And out of that we developed the PEACE PlanP-E-A-C-E and it is based on Jesus saying, “When you go in a village, find the man of peace.” And PEACE stands for Plant churches, Equip leaders, Assist the poor, Care for the sick, Educate the next generation. Now today, I’ve sent 23,869 of my own members overseas to 196 nations; so we’ve done the PEACE Plan in all 196 nations.

Arroyo: Mm. Hmm. You—you—when I—when I look at thisthe sweep of it, when I hear stories from people on the ground

Warren: Yeah.

Arroyo: In these countries about your work,

Warren: Yeah.

Arroyo: They all say, “You know, Rick Warren is truly non-denominational”

Warren: (Laughs)

Arroyo: He is focused on Christ”

Warren: Yeah.

Arroyo: Exclusively.”

Warren: If you love Jesus, we’re on the same team.

Arroyo: But that’sbut this is athis is aan anomaly in—in many areas of Christianity—

Warren: Yeah, it isfor many people, yeah

Arroyo: But, what is the obstacle, do you think

Warren: Yeah.

Arroyo: Keeping Christians apart, and away from that unity, that Christ prayed for that John Paul II was such a vocalwell, all the recent Popes

Warren: Absolutely. Every one of them

Arroyo: Have done this outreach

Warren: Every one of them.

Arroyo: “We need to be one.”

Warren: Exactly.

Arroyo: What is keeping these communities apart? And what do you think is bringing them together?

Warren: Well, I think we need to go back to the words of St. Augustine. You know, ah, in the essentials, you know, we have the u—unity

Arroyo: Right.

Warren: In the non-essentials we have liberty

Arroyo: [unintelligible] say, yeah.

Warren: And in all things we show charity. And I—I think this is really true. Now, I think as the world becomes increasinglyparticularly the Western culturemore secular, more anti-Christianwe—we’re seeing, for instance, religious liberties being threatened and things like that, it is really incumbent of all Christiansof every brand and stripethat we join together on the things that we share in common. And— and when I say, “Do you believe in the Father, Son and Holy Spirit?” “Yes.” “Do you believe Jesus Christ rose?” “Yes.” “Do you believe He died on the cross?” “Yes.” “Ah, do you believe in Hell and Heaven?” “Yes.” “Ah, do you believe the Bible is God’s Word?” “Yes.” Then we’re on the same team. We might not agree on all of the minors, but yourw—we are Christians

Arroyo: Hmm.

Warren: And he—here’s the thingpeople don’t realize how big the church really is. It’s the largest organization on planet earth. We don’t have anything to apologize for; there’s 600 million Buddhists in the world. There are 800 million Hindus in the world. There are about 1.5 billion Muslims; but there’re 2.3 billion Christians who would say, “I believe Jesus is who He claimed to bethe Son of God.” That means 1 out of every 3 people on this planet. The church is bigger than China.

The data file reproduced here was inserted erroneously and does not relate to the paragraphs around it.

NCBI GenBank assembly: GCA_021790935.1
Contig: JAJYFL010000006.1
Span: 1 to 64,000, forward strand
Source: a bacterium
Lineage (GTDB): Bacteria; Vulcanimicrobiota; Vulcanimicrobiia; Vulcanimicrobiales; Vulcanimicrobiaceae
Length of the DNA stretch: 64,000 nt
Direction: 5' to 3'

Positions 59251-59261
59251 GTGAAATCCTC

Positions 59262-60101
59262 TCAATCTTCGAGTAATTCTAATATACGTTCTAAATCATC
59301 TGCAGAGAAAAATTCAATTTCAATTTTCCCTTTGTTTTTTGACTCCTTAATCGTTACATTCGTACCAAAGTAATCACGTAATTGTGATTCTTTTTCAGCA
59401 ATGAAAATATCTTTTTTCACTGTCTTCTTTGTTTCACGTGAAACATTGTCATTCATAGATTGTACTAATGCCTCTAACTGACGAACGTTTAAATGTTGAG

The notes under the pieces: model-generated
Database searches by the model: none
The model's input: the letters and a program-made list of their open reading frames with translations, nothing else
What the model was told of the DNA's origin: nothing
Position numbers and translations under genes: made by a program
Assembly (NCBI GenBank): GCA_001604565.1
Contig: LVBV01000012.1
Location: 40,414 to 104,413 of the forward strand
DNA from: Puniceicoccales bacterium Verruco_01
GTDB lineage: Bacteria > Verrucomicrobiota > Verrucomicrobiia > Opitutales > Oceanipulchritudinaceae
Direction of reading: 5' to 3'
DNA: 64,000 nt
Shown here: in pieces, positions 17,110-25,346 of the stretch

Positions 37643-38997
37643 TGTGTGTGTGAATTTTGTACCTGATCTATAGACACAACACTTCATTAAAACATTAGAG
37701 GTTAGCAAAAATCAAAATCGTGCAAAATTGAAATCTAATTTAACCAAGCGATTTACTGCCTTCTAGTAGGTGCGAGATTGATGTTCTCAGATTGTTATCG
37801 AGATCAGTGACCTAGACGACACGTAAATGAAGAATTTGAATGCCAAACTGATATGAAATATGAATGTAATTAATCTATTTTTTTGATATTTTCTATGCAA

Arroyo: Hmm.

Warren: The church is bigger than China and India put together. Nothing is bigand we have more outletsI could take you to 10 million villages around the whworld the only thing in it is a church. That’s why there is no global problem, poverty, disease, illiteracy, or whatever, that can be solved without the church.

Arroyo: You recently wrote a piece, let’s talk about this

Warren: Sure.

Arroyo: In the Washington Post, about this HHS Mandate

Warren: Right.

Arroyo: And the Supreme Court

Warren: Right.

Arroyo: Argumentsthe oral argumentswe just heard

Warren: Right.

Arroyo: Vis–à–vis this Hobby Lobby case.

Warren: Right.

Arroyo: You know David Green.

Warren: Very well.

Arroyo: Tell me aboutwhat so incenses you about this entire controversy and might it be

Warren: Mm hmm.

Arroyo: Rick Warren

Warren: Mm hmm.

Arroyo: That the church itself—this is controversial

Warren: Yes.

Arroyo: Created this situation; this right to worship because, for so long, they kept their values confined to the four walls of their churches.

Warren: Yes, exactly. Well, there’s a difference between freedom of worship and freedom of religion. Worship is an event that happens inside a house of worship. Uh, religion is a lifestyle. It is a way of living. It is what I base my decisions on at home, at work, and everything else. It’s where it colors everything in my life; the way I educate my kids, the way I do my ethics at work, the way I treat my neighbor. Thethe Constitution does not guarantee freedom of worshipit guarantees freedom of religion. And this is what I call America’s first freedom; because the first phrase of the first sentence of the First Amendment is: “Congress shall make no law concerning, you know, ah, ah, im—imposition on religion.” In other words, freedom of—of religion. America was founded by religious people; devout people who came here because they wanted freedom of religion, It’s what made America different from every other country.

Arroyo: Mm, hmm.

Warren: And so it is our first freedom. It comes before the freedom of speech, it comes before the freedom of the press, it comes before freedom to assembly, it comes before the right to bear arms. Why; because none of these other freedoms matter if you don’t have the freedom to believe and to practice your belief.

Arroyo: Where do you think the Supreme Courts going to go on this?

Warren: Mymy prayerand I believe that the Supreme Court will come down on the side of the First Amendment. You know, I said in that article, that I used to own, ahJefferson had two very famous letters on religious liberty. One was to the Danbury Baptists where he talks about the phrase “separation of church and state.” Now, it’s interesting that phrase today means the exact opposite of what it meant in Jefferson’s days. Today, people think it means keeping religion out of government, or out of politics. But actually the separation of church and state was, we’re going to protect the church

Arroyo: From the government.

Warren: From the government. I believe that religious liberty may be the civil rights issue of the next decade. And if it takes some high profile pastors goin’ to jail over it, like Martin Luther King did over civil rights, I’m in—so be it. I mean, IIas Peter said, and the Apostles said, “we must obey God rather than men.”